Chain reaction: the number one challenge supply chains face today
Cost pressure is overwhelmingly the biggest difficulty for logistics networks, at a time of high fuel prices, driver shortages and supply chain snares.
Has there been a more challenging time to run a delivery fleet? Alex Osaki, Product Marketing Manager at HERE, said the perfect storm of factors keeping the logistics industry up at night has contributed to one overwhelming problem: cost pressures.
HERE's Alex Osaki explains why cost is the number one concern for delivery companies right now.
“There's a tremendous amount of pressure that is coalescing," he said. “Fleets are being expected to make faster deliveries with greater visibility. Customers want to see where their drivers are, for instance. That costs money, at the same time as the fundamentals of vehicle maintenance, and fuel costs and driver pay have also increased," he said.
At the same time, supply chains are required to hit net zero by 2050 in many regions. In a rapidly changing marketplace, neither consumers nor retailers are willing to pay for the extra costs involved with meeting today's expectations.
All this means that it is difficult for fleet managers to consider measures that would help to optimize their operations. Ambitious spending proposals can seem a long way off when you are struggling with the fundamentals.
“If you are still a paper-driven company, you can optimize all you want but it won't make any difference if you don't know whether your drivers are actually taking the route you have given them," Osaki said.
This can be an obstacle even when it comes to electrifying fleets. Short journeys in city centers for last-mile delivery are well within the range of electric vehicles (EVs), but there is often no way of knowing the savings they could make. For that, you need data on the routes your drivers currently take and how efficient they are.
“The majority of fleets are incompletely digitized," Osaki explained. “About 82% of delivery companies have some manual processes that are still taking place somewhere in their supply chain."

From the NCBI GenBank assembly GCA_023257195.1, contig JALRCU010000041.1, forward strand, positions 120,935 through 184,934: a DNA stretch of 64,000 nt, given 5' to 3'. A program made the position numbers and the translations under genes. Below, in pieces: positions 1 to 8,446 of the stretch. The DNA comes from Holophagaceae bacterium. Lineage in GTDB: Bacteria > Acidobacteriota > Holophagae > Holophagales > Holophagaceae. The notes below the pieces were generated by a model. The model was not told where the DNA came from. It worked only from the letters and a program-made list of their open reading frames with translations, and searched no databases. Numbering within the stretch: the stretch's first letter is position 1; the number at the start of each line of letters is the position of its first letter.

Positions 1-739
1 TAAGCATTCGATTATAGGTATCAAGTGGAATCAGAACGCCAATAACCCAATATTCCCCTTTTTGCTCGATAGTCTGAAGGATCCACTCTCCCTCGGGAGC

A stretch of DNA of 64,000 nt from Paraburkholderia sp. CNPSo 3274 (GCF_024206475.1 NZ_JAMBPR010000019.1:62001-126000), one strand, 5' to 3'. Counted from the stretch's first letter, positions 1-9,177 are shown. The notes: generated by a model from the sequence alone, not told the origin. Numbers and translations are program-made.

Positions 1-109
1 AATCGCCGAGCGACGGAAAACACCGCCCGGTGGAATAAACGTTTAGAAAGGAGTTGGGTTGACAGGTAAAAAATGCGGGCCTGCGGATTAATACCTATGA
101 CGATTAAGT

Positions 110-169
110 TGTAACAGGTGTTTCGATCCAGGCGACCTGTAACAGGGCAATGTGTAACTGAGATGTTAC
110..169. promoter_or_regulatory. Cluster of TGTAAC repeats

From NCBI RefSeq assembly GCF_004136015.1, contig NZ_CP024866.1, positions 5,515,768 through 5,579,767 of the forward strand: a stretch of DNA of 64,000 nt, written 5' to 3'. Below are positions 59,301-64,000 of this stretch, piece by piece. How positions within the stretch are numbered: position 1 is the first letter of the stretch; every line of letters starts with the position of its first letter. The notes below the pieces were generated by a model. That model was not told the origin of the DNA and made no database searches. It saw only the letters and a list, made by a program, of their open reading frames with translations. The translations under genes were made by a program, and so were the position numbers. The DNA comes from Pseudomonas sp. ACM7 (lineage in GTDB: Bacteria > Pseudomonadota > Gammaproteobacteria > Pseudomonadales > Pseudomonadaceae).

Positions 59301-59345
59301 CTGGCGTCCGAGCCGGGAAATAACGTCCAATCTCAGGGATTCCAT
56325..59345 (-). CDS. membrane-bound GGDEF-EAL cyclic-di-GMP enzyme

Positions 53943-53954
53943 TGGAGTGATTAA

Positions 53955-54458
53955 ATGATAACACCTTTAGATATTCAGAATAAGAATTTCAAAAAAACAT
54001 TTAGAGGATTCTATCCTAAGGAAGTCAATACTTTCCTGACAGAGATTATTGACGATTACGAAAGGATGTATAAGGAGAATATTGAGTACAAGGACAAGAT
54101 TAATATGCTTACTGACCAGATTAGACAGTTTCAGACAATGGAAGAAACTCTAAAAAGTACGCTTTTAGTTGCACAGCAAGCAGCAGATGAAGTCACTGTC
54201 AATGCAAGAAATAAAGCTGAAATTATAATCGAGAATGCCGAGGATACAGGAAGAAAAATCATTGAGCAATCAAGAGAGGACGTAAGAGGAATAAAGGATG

Return on investment
Nevertheless, there are some reasons to take heart. The number of fleets using some kind of technology has risen dramatically, even while manual processes remain.
“Three-quarters of fleets use some kind of telematics, and most fleets have some kind of digital tracking," Osaki said. “They are tracking driver hours of service, vehicle speed, that kind of data. The problem is that those live in silos. It is difficult to connect the data together.
“An incredibly small number are using their data for forecasting or decision making. One report put that figure at 23% - less than a quarter."
Most fleets use some form of telematics but are incompletely digitized.
What is essential now is finding ways to bring these different solutions together so the data is more useful. An end-to-end solution such as HERE Last Mile can support this, as fleets can add their own data to the tool to create a complete picture.
Organizations need technology that can easily integrate with their existing business and is quick to implement.
“If I look at the problems that fleets face today, HERE Last Mile addresses all of them," Osaki said. “An end-to-end solution can show what the cost is per asset, so we know how much we can save very quickly. Live visibility for the dispatcher closes that gap, and the driver app includes proof of delivery, the run sheet and turn-by-turn navigation including traffic information. That streamlines the ability for drivers to do their job."
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